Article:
• Training pays off for Badlands Rugby players

    the squad

    Four Badlands Rugby Football Club (RFC) players joined the Bow Valley Barbarians, also known as the ‘Ba-Baas’, for their game on Friday evening against the Calgary Saracens on July 14.

    The game was held on field one at Calgary Rugby Park, the same field where just last month the Canadian national team hosted Georgia.

    “Imagine centre court at Wimbledon, well this would be the Rugby equivalent in Calgary, not bad for our first game,” remarked April Harrison, a club member.

    The weather was polar opposite to that game, with clear skies and temperatures soaring to 27 degrees for the 6:30 p.m. kick off.

    The Ba-Baas, a developmental team out of Bow Valley RFC, welcome players from multiple teams that might be new and in need of some game experience.

    Six Badlands players from both the Senior Men’s and Senior Women’s teams, attended training at Bow Valley on Thursday ahead of the Men’s game.

    Short enough players for a full side, the Saracens agreed to a ‘friendly’ game of 10’s, playing 25 minutes each way.

    For three of the four Badlands players, this was their first ever game of Rugby, but the training had clearly paid off as two of them scored Trys! You score a ‘try’ when you move the ball into the in-goal of the other team and “ground” the ball. That is the only place a try is scored.

    scrum time

    The Ba-Baas put in a great effort and a last minute Try from Dustin Clark, one of the Badlands boys, brought the score to within one point.

    “Despite our inexperience and a narrow loss, the Badlands players fit into the Barbarians side comfortably. The other three guys have never played rugby before and they performed well beyond my expectations,” said Andrew Beattie, Badlands RFC player/coach.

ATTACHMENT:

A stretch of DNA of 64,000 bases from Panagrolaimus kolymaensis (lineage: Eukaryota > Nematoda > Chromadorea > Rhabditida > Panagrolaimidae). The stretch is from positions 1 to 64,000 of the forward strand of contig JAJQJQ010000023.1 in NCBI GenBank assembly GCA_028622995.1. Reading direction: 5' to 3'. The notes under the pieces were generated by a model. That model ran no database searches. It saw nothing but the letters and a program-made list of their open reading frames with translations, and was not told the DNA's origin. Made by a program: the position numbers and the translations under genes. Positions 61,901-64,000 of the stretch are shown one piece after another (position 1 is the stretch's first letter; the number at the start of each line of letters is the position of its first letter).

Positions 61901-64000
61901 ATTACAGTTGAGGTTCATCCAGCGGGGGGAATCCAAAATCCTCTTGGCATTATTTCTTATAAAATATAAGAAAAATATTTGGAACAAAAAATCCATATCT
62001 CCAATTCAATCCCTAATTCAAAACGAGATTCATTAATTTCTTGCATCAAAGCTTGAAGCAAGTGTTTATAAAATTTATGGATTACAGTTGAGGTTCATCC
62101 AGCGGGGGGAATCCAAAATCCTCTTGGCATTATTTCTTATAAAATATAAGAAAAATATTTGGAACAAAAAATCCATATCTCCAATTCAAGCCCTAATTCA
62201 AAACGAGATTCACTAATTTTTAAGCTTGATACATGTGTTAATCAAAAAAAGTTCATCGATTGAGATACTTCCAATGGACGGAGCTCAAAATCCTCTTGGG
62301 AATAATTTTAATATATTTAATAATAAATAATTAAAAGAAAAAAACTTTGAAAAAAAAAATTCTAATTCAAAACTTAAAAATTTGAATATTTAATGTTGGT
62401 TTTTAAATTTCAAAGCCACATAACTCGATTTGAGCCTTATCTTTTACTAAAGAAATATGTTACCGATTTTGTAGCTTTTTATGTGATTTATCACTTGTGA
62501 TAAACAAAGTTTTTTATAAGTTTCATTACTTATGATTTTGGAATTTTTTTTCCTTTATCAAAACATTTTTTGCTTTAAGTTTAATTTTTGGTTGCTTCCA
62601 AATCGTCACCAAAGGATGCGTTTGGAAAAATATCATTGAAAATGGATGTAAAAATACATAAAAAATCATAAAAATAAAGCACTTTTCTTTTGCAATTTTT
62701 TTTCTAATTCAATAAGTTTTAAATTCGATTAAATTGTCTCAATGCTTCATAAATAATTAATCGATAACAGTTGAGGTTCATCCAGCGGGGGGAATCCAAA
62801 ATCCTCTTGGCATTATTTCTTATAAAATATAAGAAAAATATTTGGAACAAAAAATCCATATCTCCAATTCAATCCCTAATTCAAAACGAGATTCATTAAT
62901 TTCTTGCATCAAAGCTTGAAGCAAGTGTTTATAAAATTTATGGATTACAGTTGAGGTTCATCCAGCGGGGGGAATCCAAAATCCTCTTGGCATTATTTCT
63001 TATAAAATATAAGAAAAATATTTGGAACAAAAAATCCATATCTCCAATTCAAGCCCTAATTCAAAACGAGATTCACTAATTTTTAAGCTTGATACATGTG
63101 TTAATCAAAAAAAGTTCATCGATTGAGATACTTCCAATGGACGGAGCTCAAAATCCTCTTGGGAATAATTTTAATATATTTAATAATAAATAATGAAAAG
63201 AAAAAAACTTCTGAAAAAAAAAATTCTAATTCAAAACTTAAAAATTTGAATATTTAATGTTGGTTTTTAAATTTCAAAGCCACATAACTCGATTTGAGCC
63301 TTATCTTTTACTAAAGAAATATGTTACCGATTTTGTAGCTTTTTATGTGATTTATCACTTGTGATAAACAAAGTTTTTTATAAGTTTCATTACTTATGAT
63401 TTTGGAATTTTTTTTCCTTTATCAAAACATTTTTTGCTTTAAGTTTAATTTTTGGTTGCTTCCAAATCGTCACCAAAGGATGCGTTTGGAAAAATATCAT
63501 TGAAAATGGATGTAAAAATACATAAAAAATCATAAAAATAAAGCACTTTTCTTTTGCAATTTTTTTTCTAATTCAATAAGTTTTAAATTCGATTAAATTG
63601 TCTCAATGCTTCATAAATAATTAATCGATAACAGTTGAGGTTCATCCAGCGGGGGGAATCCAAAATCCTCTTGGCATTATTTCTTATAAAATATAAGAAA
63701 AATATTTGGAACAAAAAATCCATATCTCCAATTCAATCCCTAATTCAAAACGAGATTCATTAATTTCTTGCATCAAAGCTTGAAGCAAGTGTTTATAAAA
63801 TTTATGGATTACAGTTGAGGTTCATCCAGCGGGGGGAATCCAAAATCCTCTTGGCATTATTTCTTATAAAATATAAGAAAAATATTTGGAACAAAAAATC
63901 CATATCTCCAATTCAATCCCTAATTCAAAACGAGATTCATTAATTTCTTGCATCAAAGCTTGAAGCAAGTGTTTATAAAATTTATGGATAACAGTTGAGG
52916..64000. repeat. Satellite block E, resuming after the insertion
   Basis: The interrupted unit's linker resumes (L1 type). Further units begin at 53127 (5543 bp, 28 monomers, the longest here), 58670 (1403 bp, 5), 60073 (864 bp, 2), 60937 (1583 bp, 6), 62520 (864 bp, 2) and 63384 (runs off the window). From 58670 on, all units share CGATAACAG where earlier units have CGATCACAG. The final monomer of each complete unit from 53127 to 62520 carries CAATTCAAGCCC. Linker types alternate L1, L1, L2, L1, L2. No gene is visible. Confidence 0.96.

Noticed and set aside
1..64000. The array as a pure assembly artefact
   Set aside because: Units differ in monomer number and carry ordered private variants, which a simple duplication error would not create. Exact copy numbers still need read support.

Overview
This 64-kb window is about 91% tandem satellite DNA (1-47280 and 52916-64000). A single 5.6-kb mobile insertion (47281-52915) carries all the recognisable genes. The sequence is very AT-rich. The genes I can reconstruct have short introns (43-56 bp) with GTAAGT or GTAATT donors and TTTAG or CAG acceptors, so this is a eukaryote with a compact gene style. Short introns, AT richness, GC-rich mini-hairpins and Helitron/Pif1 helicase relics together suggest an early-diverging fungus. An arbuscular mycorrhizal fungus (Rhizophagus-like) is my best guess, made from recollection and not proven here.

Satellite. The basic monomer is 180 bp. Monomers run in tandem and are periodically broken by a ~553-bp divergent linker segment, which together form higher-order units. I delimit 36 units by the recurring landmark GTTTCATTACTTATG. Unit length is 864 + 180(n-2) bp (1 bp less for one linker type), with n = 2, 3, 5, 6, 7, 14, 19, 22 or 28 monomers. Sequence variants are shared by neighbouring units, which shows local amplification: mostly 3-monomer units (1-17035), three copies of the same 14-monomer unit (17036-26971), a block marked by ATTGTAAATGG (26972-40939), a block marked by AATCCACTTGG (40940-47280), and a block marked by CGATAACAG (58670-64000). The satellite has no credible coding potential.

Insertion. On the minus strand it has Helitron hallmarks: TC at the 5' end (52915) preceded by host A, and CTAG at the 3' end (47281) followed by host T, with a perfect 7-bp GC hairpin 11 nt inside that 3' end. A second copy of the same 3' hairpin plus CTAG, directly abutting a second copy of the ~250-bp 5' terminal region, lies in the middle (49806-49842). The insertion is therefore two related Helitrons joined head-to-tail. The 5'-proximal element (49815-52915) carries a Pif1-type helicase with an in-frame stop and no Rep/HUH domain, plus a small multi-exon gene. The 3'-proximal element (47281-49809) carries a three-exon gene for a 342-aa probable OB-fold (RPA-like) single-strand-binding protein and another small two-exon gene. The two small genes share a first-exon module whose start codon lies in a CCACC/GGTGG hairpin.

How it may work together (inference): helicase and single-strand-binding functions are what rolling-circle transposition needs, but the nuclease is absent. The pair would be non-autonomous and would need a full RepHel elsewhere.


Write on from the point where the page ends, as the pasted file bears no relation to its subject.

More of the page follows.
“The experience the four of us gained at the training session and in the game on Friday is immeasurable," he added.

    The other Badlands Try came from ‘Left Wing’, Brady Kaiser, who showed his pace when he saw a gap in the Saracens’ defence and sprinted for the try line early in the first half.

    “I was a little wary of joining the team at first because I literally didn’t know a thing about the sport but the guys and gals in Drumheller and Cochrane really make it fun,” he said. “It’s a great chance to get out for some exercise and forget about the weekly grind for a night. I’m super excited to keep playing rugby for years to come.”

    Salen Prasad rounded off the Badlands cohort and put in a resounding effort at ‘Loosehead Prop’.

    “I couldn’t be more proud of this group of rugby newcomers that left it all out on the field,” said Salen Prasad. “The Bow Valley squad welcomed us with open arms and even though we came up one point short, we won’t be hanging our heads anytime soon! There’s a big future for rugby here in the Badlands.” 

    Badlands players are planning to join the Ba-Baas for more games in the coming weeks. Beattie encouraged people from Drumheller and the surrounding communities to think about joining in Canada’s fastest growing sport.

    “We’ve already had a couple of clubs ask if we’d be interested in setting up an exhibition game. We get new players along to training most weeks and if we could get say, five more, we could for sure do that,” encouraged Beattie.